Home > Comment > Charles Spurgeon’s Letters-Letter 177

Charles Spurgeon’s Letters-Letter 177

WORDS OF SYMPATHY

To [Rev. Thomas Curme.]

WESTWOOD, June 12, 1884.

DEAR FRIEND, —

I casually heard from Mr. Abraham that you were in, but I had no idea that it was a serious matter; but Mr. Rochfort has kindly given me further news.

I feel very sad about it, but I am sure you do not. The loss will be ours, and Heaven and you will gain.

Dear loving brother, you have nothing now to do but to go home; and what a home! You will be quite at home where all is love, for you have lived in that blessed element, and are filled with it. I shall soon come hobbling after you, and shall find you out. We are bound to gravitate to each other whether here or in glory. We love the same Lord, and the same blessed truth.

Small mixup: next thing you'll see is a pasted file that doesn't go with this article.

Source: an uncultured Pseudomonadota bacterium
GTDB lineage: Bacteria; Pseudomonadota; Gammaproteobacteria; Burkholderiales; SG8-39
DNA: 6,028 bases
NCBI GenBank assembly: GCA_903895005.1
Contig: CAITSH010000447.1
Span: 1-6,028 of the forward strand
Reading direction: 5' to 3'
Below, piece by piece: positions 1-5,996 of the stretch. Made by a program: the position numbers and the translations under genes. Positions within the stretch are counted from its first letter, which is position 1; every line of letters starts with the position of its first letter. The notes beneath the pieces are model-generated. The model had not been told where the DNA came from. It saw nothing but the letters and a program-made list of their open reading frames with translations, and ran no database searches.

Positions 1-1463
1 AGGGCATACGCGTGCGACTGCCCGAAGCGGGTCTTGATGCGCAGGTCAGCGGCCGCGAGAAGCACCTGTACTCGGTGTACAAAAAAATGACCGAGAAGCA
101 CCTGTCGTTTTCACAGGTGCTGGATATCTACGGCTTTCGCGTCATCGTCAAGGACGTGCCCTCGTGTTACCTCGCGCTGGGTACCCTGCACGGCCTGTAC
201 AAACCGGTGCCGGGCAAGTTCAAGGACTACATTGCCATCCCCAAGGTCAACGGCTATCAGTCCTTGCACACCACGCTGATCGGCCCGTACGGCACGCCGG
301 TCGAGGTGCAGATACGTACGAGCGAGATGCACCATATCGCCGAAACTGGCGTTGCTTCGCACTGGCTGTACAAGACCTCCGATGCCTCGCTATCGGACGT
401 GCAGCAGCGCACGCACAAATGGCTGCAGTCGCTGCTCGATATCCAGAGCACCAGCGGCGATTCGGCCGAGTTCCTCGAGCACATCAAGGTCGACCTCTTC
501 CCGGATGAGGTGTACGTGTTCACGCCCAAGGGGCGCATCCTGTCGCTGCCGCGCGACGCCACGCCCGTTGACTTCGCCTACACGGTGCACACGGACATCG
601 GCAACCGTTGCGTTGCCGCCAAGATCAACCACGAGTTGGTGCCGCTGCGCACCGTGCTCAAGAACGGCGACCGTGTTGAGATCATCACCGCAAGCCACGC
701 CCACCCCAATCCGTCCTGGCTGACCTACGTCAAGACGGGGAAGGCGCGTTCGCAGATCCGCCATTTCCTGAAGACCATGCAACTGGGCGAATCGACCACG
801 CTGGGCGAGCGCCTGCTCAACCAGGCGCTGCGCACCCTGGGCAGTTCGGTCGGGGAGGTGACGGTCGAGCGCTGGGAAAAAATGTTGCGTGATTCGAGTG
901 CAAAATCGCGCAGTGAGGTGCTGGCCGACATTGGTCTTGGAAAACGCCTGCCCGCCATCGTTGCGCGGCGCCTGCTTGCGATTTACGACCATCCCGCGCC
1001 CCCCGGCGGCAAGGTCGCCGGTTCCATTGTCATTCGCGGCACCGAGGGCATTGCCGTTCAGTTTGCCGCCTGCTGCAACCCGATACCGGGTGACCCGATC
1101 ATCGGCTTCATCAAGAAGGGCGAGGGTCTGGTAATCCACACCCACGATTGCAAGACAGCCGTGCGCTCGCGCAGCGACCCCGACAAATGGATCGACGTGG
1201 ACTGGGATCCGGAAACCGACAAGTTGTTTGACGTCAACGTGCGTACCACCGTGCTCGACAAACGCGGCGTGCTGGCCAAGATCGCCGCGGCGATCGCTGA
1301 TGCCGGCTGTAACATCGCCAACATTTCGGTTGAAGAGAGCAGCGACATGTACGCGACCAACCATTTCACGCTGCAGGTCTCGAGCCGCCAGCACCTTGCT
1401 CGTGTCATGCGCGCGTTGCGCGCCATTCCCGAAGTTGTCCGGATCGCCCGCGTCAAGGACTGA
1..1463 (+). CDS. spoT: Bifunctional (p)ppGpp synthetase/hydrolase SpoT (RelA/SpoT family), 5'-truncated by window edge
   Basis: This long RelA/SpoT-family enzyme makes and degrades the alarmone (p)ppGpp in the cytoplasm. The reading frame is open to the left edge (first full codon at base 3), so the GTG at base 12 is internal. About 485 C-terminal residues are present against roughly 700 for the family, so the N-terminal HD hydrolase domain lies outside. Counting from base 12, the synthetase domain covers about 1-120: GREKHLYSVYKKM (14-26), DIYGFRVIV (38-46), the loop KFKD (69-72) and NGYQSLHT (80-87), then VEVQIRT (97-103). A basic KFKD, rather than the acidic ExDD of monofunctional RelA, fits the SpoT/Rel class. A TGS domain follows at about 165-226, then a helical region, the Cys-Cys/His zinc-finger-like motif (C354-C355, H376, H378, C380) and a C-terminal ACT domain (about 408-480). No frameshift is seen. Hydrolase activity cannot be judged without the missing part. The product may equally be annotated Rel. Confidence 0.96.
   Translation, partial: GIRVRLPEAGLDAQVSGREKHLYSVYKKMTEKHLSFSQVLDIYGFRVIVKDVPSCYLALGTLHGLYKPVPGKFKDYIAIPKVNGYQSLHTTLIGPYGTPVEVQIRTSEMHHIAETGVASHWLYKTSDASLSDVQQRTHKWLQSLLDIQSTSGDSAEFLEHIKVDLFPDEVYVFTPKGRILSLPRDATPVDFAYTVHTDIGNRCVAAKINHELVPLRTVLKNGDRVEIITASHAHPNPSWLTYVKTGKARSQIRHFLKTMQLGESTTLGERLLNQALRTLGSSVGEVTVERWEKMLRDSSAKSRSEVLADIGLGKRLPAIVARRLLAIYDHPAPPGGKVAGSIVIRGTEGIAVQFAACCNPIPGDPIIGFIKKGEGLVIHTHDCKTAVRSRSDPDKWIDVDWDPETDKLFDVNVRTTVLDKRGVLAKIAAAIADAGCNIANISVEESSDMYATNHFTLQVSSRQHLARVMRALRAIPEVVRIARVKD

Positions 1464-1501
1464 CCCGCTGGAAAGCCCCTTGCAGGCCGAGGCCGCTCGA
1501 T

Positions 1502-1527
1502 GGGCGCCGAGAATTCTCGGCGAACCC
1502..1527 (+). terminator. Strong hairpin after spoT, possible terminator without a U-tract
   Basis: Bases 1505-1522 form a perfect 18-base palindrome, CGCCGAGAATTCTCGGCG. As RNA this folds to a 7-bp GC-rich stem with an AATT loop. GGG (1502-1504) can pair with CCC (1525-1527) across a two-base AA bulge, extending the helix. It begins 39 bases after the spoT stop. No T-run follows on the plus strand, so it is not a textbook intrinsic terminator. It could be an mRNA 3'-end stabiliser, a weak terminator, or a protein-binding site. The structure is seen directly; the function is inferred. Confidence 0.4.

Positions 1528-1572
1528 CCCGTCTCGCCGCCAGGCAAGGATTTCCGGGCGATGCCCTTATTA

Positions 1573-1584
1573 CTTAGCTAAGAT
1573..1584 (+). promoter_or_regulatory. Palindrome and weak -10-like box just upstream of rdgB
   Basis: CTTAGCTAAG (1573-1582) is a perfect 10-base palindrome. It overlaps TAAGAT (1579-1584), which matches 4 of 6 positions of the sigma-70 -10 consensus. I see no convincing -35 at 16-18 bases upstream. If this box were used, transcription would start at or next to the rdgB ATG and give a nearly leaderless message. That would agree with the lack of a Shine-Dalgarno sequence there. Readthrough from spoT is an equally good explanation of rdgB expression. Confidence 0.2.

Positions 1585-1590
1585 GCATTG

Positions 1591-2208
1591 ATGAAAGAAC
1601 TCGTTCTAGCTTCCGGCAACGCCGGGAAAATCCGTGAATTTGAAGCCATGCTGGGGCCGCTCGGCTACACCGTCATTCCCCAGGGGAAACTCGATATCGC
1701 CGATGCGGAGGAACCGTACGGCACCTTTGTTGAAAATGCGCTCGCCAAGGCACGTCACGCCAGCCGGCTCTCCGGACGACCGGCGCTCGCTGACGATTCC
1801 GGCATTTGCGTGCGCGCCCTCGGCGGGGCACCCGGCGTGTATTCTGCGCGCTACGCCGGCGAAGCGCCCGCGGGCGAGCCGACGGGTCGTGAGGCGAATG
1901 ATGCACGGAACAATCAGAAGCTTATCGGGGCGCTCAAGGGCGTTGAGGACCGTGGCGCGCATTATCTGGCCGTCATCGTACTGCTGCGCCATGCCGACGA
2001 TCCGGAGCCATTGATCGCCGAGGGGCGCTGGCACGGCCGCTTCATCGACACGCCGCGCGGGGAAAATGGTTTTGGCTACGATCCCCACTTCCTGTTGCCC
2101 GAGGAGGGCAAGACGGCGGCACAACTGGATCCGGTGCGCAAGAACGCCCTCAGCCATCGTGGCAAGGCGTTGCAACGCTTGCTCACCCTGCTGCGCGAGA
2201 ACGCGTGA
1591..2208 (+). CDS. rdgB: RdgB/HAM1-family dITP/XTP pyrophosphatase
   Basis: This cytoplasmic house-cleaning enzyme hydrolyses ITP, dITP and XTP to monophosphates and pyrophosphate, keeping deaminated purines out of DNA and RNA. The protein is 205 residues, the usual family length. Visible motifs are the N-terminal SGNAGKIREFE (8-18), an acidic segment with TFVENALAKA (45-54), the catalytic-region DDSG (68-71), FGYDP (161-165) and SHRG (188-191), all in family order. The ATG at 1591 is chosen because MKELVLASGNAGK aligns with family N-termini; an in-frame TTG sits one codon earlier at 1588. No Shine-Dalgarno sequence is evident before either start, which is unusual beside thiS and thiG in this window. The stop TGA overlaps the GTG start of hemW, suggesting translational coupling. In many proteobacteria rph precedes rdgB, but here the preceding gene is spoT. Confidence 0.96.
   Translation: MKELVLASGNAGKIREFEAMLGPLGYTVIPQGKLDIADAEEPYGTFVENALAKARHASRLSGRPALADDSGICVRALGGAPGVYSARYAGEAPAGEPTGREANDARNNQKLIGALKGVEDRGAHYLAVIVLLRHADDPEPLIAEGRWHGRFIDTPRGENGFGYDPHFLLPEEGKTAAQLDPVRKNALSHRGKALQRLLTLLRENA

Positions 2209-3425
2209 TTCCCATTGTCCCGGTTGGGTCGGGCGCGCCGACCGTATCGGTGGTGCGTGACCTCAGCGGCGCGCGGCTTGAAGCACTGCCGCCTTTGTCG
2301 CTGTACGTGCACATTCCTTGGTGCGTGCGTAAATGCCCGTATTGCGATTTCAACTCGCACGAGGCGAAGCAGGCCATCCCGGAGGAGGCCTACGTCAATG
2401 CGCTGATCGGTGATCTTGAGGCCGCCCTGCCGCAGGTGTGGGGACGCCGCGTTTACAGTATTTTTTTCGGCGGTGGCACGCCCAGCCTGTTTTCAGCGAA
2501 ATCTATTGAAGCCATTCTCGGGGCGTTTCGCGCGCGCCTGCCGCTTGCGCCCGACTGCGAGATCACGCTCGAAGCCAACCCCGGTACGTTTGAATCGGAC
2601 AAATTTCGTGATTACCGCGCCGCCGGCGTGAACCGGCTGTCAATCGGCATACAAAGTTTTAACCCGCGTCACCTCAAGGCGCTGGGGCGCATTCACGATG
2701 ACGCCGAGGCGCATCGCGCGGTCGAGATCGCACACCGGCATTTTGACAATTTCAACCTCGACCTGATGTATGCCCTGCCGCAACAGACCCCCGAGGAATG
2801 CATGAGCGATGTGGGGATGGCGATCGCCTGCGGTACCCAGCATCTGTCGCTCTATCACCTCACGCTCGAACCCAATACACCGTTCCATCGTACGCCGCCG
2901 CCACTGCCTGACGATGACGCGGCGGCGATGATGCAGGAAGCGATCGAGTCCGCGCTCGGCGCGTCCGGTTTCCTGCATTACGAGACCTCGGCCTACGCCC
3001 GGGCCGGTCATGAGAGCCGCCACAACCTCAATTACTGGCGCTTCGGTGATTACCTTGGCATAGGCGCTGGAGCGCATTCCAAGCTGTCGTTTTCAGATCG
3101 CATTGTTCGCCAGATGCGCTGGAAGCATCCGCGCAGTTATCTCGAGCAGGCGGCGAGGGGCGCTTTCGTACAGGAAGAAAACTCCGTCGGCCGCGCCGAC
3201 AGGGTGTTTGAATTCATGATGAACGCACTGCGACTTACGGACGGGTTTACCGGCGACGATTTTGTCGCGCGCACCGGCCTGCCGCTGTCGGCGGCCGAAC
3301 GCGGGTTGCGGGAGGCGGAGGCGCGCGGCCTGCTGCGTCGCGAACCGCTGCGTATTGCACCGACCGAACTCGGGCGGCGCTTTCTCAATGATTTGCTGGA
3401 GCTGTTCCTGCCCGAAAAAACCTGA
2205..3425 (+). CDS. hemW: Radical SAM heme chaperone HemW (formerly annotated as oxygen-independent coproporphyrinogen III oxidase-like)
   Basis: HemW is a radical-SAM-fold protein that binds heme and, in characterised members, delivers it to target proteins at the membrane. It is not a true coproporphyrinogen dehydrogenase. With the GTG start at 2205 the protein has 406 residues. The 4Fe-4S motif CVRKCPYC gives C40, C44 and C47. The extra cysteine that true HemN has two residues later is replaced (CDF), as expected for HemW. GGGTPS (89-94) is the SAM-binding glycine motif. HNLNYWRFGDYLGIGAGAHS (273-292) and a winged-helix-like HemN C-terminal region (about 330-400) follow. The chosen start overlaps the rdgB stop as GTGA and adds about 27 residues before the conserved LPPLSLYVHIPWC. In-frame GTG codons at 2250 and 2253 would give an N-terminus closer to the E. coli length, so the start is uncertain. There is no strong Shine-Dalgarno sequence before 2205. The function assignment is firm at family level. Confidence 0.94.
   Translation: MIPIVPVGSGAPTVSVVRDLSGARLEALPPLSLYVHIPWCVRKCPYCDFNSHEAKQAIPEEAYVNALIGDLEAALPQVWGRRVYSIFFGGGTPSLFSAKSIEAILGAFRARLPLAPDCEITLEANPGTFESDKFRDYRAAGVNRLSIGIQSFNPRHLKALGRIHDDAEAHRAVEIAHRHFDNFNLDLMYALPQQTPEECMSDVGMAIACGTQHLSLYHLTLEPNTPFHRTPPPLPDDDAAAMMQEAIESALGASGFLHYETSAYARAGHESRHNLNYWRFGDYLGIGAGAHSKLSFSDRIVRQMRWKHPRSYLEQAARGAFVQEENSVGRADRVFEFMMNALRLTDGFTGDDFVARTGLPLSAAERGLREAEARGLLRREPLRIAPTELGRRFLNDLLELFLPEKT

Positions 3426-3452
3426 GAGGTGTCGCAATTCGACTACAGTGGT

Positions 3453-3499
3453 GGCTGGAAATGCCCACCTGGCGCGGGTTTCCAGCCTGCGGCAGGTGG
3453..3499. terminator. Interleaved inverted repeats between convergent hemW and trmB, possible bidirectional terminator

May the everlasting arms be underneath you! I breathe for you a loving, tender prayer, — “ Lord, comfort Thy dear servant, and when he departs, may it be across a dried-up river into the land of living fountains!”

I am fifty next Thursday, and you are near your Jubilee. In this we are alike; but Jesus is the highest joy. Into the Father’s hands I commit you, “until the day break, and the shadows flee away.”

Your loving brother,

C. H. SPURGEON.

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